Sep Vanmarcke's win at the Bretagne Classic-Ouest France on Sunday will go some way to banishing the Belgian's memories of an unlucky and injury-hit spring, which culminated in him finishing fourth at Paris-Roubaix, sobbing inconsolably after a jammed rear derailleur had prevented him from competing for the win at the famous Roubaix velodrome.
Somewhat surprisingly, given the 31-year-old's experience and impressive palmarès, Sunday's victory at the Bretagne Classic in Plouay was the EF Education First rider's first win at WorldTour level, and puts him firmly back on track following a frustrating first half of 2019.
The year had begun promisingly enough when Vanmarcke won a stage at the Tour du Haut Var in February. But a crash at the E3 BinckBank Classic in March saw him injure his knee, and he sat out Gent-Wevelgem and Dwars door Vlaanderen as a result. He returned to racing just over a week after his crash, first testing his knee out at the Tour of Flanders – where he finished 25th – and then at Scheldeprijs a few days before Roubaix.
The rest appeared to have done him good, and Vanmarcke rode was able to ride strongly at 'The Hell of the North' – and looked likely to perhaps even better his second place of 2013. However, the untimely mechanical problem – on the infamous Carrefour de l'Arbre section of cobbles with just 14km to go – saw him finish Roubaix in fourth place for the third time in his career.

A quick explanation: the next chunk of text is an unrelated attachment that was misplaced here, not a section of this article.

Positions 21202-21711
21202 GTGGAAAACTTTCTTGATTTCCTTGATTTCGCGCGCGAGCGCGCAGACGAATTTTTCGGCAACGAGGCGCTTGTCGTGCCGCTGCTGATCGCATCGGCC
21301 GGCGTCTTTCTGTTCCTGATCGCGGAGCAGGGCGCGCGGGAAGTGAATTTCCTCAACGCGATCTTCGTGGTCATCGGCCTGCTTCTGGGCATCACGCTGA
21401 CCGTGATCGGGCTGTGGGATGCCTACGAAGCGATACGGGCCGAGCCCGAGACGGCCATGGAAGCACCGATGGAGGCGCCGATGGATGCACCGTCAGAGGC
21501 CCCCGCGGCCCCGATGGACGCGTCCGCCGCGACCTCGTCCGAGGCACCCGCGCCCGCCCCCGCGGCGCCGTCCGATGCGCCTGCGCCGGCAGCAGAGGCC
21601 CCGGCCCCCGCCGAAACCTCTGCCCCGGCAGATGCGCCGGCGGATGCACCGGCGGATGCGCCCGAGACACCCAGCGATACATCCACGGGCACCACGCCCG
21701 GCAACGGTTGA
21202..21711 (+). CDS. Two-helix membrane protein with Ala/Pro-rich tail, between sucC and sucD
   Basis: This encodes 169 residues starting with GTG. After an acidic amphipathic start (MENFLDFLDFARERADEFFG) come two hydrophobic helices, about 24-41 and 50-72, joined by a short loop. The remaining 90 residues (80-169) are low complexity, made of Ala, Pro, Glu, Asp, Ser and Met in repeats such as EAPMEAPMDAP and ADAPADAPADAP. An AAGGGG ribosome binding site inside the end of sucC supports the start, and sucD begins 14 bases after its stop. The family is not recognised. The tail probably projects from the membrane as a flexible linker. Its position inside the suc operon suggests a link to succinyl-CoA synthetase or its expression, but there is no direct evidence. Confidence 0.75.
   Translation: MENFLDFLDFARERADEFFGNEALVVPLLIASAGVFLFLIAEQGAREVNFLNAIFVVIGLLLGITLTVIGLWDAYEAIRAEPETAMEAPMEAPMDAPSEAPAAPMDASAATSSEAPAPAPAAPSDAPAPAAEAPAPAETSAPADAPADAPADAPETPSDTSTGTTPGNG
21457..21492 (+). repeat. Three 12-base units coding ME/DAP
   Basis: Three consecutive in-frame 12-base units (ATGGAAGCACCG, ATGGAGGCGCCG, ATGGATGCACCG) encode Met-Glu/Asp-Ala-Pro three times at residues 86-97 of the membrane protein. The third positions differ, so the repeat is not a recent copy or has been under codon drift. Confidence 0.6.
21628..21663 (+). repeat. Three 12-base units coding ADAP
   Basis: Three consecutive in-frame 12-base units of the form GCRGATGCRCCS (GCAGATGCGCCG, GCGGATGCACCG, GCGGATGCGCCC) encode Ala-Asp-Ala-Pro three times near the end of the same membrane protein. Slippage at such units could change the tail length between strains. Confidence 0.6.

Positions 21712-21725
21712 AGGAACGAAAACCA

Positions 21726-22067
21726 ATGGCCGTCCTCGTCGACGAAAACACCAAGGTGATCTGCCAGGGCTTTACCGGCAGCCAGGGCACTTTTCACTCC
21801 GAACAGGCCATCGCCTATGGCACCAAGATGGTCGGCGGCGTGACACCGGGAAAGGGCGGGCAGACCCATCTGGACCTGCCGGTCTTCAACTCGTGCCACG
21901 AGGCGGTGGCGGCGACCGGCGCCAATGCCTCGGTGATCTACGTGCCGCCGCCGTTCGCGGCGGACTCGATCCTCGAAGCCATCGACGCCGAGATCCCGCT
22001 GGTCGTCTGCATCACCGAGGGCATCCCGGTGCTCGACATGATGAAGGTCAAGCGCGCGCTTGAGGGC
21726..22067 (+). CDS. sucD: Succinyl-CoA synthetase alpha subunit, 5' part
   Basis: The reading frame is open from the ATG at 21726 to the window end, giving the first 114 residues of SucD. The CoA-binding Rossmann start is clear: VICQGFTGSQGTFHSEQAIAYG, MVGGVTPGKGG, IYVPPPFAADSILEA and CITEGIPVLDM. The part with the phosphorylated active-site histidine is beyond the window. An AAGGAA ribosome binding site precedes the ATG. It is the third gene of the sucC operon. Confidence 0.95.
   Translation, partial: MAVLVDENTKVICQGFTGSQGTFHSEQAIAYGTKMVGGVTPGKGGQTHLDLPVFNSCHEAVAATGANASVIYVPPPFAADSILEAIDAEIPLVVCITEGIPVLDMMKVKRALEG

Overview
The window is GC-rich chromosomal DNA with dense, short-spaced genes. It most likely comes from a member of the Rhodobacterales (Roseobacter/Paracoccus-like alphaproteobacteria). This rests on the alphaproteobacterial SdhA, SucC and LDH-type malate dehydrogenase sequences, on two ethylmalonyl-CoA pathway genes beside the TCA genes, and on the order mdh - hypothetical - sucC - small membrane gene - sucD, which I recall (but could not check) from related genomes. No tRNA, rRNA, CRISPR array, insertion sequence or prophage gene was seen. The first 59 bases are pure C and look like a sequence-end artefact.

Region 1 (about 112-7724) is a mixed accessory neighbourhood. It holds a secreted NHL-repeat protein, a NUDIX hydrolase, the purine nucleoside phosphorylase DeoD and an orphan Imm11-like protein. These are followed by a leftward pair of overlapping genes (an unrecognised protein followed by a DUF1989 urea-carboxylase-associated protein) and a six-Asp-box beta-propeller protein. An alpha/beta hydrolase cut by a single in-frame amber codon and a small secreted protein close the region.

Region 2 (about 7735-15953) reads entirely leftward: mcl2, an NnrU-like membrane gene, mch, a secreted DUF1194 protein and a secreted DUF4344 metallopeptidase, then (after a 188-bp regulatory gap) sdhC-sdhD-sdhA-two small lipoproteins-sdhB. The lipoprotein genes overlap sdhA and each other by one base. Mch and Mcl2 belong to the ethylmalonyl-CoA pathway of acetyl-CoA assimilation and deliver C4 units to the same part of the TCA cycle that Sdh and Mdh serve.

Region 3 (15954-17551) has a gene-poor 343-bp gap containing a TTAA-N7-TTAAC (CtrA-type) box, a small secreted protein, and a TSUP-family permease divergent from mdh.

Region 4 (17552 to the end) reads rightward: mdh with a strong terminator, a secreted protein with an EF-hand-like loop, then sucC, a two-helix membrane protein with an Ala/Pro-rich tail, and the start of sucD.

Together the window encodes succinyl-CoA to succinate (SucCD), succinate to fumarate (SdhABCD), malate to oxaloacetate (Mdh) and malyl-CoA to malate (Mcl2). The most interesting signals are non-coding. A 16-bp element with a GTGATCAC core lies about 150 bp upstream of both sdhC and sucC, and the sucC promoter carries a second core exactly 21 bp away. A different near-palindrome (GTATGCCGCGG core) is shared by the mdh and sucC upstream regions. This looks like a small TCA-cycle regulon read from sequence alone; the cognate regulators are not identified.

Since Roubaix, Vanmarcke's races have included the Tour of Norway, the Tour de Suisse and the BinckBank Tour in August, where he finished 12th overall, showing signs of a return to form in time for the French one-day race, even though he admitted that he'd been disappointed that he hadn't done better there.
"After the spring Classics, I asked the team not to take me to the Tour de France," Vanmarcke told Het Nieuwsblad. "I wanted to start afresh at the BinckBank Tour, but it didn't really work out there. The results were not forthcoming, and so I left somewhat disappointed. So I came to Plouay with a lot of doubts – but apparently that wasn't necessary."
Vanmarcke made it into the decisive split with 80km to go of the 284km event, and then got away with Lotto Soudal's Tiesj Benoot and Jack Haig (Mitchelton-Scott), who made up the podium in that order after Vanmarcke was able to jump away from them in the final kilometre to take the win by three seconds.
"I knew thatif I survived the last climb at 5km to go, I had a big chance to win," a delighted Vanmarcke said on the EF Education First website.
"I'm super happy about this win. I had to work long and hard and be patient to get a big win like this. I'm proud I could finally do it," he said.
Team manager Jonathan Vaughters added: "Sep is a guy who I can see being truly motivated to win because he knows the team needs it to lift everyone's morale. It's testament to the strength of this organisation. Everyone pulls each other up in the bad times. It's a beautiful thing to be a part of."
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